Panel To Hear From Witnesses For And Against Kagan

The Senate Judiciary Committee concluded a second day of questioning of Supreme Court nominee Elena Kagan on Wednesday. Committee Republicans continued asking her about her handling of military recruiters at Harvard Law School, and about her approach to judging. The committee will hear from more witnesses and is expected to vote in two weeks.

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Over on Capitol Hill, Supreme Court nominee Elena Kagan has completed her testimony before the Senate Judiciary Committee. And she came through it, largely unscathed, although most Republicans are still expected to vote against her. Senators from both parties now say they expect her to win easy confirmation. NPR legal affairs correspondent Nina Totenberg reports.

NINA TOTENBERG: The questioning went on for two grueling days, nearly 17 hours. And when it was over Kagan looked a bit like an athlete who's just played three periods of overtime - exhausted but pleased. The subject that came up most often, was her policy on military recruiting when she was dean of Harvard law school.

Senator Lindsey Graham was among those who brought up the issues yesterday, suggesting that Kagan was trying to make a political statement about the military's Don't Ask, Don't Tell policy. Not so, replied Kagan.

Ms. ELENA KAGAN (Supreme Court nominee): I had an intuitional responsibility as dean of the law school, trying to defend an antidiscrimination policy that had existed for, I don't know, 25 years.

Senator LINDSEY GRAHAM (Republican, South Carolina): Would it apply to the Catholic Church if they wanted to come and recruit lawyers from the law school, because they don't have women priests?

Ms. KAGAN: Well, the way we enforce this policy, is if an employer comes we give the employer a form.

TOTENBERG: By signing the form, she said, the employer promised not to discriminate against any student on the basis or race, creed, gender, sexual orientation or veteran's status. By signing, the employer had access to the Career Services Offices. And since the military could not sign the form, it could not use that office.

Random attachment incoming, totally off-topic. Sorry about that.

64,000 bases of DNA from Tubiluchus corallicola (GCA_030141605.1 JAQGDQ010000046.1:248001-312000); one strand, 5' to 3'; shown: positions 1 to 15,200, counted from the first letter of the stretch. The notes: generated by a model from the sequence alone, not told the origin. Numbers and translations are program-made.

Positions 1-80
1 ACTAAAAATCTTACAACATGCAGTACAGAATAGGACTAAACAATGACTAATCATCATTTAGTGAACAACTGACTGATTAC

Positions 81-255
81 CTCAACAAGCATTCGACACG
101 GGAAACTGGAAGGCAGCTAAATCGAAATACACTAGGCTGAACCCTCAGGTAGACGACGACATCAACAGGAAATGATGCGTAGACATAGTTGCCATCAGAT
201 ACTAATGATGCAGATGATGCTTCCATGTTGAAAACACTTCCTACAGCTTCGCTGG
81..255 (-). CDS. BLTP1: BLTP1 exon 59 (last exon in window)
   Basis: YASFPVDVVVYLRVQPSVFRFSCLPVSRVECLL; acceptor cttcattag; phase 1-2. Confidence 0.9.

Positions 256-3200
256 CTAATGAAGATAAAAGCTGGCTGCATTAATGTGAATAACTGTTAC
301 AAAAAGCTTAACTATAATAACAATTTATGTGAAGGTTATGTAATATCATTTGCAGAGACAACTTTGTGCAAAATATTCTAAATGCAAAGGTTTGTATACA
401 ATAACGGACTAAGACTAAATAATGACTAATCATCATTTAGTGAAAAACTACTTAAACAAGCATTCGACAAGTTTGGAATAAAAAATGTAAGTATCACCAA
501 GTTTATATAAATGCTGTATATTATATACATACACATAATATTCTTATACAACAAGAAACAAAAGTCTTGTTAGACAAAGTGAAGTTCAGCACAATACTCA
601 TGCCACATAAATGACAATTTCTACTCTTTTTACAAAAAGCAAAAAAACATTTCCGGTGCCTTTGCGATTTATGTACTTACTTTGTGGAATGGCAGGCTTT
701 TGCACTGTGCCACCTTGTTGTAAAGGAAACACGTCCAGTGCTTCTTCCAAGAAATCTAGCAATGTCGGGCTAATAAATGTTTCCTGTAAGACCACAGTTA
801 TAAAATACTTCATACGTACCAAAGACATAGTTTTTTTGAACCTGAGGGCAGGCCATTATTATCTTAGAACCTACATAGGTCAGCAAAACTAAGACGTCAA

Kagan reiterated, though, that the Harvard Veterans Association helped facilitate interviews on campus, instead of the Career Services Office.

Republicans pointed to internal Defense Department memos in which some military personnel complained that the Veterans Association was not an adequate substitute. But Kagan replied that the recruitment numbers remained roughly the same, even after the Defense Department did win access to the Career Services Office.

Republicans had thought the military recruitment issue was their best shot for undermining Kagan's credibility. But on this issue, as others, they came up short and were openly frustrated.

Here, for instance, is Arizona Republican Jon Kyle, close to losing his temper.

Senator JON KYL (Republican, Arizona): We don't have a lot of time, and I'm going to pretend like I'm a Supreme Court justice for 14 minutes and you're still a solicitor general, and I will interrupt you if I think we need to move on.

TOTENBERG: Even Democrat Arlen Specter sputtered in anger when Kagan wouldn't answer queries about what legal tests she would use in her judging.

Senator ARLEN SPECTER (Democrat, Pennsylvania): The kinds of questions I have just raised, you wouldn't answer anything. And perhaps you haven't answered...

Ms. KAGAN: Well, Senator Specter, you shouldn't want to judge who will sit at this table and who will tell you that she will reverse a decision without listening to arguments and without reading briefs and without talking to colleagues, notwithstanding, that that person knows that that test has subject to serious criticism.

TOTENBERG: Specter was more muted in his criticism five years ago when he was a Republican and the nominee before him, appointed by President Bush, was John Roberts. As a witness, Roberts was such a star that every Supreme Court nominee since has followed his script: judicial modesty, deference to Congress and to judicial precedent.

Kagan, to a large extent, used the same words and phrases, though she did differ slightly with Roberts over the metaphor of a judge as umpire, just calling balls and strikes.

Ms. KAGAN: The metaphor might suggest to some people that law is a kind of robotic enterprise, that there's a kind of automatic quality to it, that it's easy, that we just sort of stand there and, you know, we call ball and strike and everything is clear-cut, and that there is no judgment in the process.

TOTENBERG: There is judgment, she said, and reasonable judges often disagree.

Today, the committee is to hear from witnesses supporting and opposing Kagan's nomination. A voting committee is expected in about two weeks, with a vote on the Senate floor by the end of July or early August.

Nina Totenberg, NPR News, Washington.

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